Although offset printing may sound old-fashioned in this day and age, it still has its place. Offset printing is performed by using a plate that transfers ink onto a rubber sheet which in turn transfers the ink to paper. An offset printer uses CMYK: Cyan, Magenta, Yellow and Key (Black) and Pantone to create all the different colours you see in a colour print. Pantone uses 14 basic colours. The Pantone Matching System (PMS) allows for lifelike colour that is more effective that the colours a digital printer can produce.
Offset printing, a process that is over 100 years old, is still considered to be the highest quality form of printing, but it’s definitely not the most cost-effective unless you’re looking to do a large print run. Because of the time needed to make plates, it also takes longer from the time you place your order to the time you receive your printed material. The cost of making plates is what makes offset printing less cost-effective for smaller print runs.
To sum up, Offset printing:
- Produces better colour quality
- Allows for more cost effective printing of batches of 1,000 or more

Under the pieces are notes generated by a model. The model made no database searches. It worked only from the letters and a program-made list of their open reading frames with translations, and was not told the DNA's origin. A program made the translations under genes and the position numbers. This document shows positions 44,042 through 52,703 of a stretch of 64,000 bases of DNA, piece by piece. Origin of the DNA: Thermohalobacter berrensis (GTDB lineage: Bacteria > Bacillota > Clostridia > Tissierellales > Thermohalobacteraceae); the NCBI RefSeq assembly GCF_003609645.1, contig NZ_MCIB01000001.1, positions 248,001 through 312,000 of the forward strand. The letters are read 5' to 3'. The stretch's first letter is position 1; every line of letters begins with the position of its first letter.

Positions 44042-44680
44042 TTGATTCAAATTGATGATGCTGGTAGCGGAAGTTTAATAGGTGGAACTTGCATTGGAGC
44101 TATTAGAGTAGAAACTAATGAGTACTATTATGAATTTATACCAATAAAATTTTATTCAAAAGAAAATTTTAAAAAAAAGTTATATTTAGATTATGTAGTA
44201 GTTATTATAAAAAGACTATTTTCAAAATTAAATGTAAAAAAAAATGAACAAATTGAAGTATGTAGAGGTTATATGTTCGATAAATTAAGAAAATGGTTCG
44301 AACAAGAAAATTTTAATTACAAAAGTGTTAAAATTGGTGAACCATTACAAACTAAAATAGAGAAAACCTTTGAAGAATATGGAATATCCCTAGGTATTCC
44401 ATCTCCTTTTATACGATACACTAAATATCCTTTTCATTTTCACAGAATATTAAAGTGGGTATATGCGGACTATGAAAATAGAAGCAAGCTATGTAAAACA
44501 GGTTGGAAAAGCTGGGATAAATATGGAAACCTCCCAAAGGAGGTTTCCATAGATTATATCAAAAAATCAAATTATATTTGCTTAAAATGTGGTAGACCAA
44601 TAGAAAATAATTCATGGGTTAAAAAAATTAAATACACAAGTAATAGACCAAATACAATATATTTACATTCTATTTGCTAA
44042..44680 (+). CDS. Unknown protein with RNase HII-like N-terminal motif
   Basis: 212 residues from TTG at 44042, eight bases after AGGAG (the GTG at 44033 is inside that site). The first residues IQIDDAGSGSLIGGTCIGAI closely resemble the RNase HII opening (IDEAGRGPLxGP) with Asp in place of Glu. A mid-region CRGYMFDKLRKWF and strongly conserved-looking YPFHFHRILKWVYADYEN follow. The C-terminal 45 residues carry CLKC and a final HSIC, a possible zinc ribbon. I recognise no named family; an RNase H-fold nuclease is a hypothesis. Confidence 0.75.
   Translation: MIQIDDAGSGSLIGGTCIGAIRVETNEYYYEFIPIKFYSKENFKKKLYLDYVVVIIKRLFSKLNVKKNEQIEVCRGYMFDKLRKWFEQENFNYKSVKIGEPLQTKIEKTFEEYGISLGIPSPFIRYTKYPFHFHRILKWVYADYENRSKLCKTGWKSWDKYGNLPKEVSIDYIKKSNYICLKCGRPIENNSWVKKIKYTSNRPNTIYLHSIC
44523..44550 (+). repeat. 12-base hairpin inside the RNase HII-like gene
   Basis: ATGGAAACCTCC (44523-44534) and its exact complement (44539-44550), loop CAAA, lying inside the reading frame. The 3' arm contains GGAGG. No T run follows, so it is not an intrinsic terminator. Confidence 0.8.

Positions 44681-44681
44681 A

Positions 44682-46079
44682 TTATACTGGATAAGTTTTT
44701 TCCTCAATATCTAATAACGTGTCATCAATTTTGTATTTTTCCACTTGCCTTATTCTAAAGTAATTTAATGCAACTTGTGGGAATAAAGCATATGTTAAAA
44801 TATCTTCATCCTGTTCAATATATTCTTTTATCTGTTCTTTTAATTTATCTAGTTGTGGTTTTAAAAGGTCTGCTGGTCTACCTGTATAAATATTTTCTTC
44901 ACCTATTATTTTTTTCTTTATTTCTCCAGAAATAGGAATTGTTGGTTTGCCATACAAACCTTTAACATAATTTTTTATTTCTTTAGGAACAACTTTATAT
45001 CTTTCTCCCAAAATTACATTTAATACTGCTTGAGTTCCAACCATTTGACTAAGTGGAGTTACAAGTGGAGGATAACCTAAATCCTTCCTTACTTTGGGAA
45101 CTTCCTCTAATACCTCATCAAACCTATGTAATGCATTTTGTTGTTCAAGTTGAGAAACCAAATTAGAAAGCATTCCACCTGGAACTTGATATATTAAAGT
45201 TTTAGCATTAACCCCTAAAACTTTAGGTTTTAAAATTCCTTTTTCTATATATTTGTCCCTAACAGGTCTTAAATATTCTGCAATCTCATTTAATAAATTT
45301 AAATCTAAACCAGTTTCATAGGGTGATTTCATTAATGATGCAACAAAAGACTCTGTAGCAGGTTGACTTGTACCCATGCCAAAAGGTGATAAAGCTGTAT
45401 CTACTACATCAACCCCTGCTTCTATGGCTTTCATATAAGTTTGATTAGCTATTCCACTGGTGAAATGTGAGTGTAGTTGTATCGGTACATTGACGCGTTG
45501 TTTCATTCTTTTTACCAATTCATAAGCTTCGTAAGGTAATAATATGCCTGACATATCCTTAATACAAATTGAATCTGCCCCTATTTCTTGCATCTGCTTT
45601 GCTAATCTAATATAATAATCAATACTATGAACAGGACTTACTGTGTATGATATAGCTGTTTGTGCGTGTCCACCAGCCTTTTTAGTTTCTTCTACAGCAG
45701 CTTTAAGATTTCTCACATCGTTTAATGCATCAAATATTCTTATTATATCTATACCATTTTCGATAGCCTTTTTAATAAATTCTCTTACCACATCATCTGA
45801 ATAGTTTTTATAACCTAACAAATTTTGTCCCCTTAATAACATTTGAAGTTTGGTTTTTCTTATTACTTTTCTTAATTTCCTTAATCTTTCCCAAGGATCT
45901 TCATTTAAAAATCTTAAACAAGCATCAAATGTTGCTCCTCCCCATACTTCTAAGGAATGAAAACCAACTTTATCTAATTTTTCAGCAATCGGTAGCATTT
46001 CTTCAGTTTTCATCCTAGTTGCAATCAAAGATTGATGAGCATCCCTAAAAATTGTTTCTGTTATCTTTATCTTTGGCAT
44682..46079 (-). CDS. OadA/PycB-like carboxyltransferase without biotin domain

- Gives greater control in colour specifications.
- Uses plates in the printing process
Strides have been made in colour digital printing and unless you’re an expert, you probably won’t be able to see the difference between an item that was printed by an offset printing process or one that was produced digitally. Digital printers use CMYK and RGB (Red, Green, Blue). One of the disadvantages of digital printing is that large fields of one solid colour do not look as effective as they do when an offset printing process is used.
Digitally printed material is most cost-effective for smaller print runs (under 1,000 copies) and has the advantage of a quick, easy transition from basic artwork to proof and print run. The actual printing is done with industrial laser or inkjet printers. Smaller businesses often favour digital printing because their print requirements are not large and they want quick delivery. Modern digital printers are able to print onto a wide variety of substrates making digital printing a highly versatile option.
- Is more cost effective for small print runs
- Does not use plates and so allows for quicker delivery.
Which should you use?
Obviously, your choice will depend on your needs. In general, you’ll go with the slightly more complicated offset printing for larger print runs while digital printing makes more sense if you just need a few items printed. However, depending on the project, there are always exceptions to the rule.
If you consult a printer, there might be a bias to the information he gives you. You could get several quotes from different Gold Coast printing companies for different types of printing, or you could outsource the task to a print broker who already has a good understanding of the industry and who can secure the benefit of trade discounts.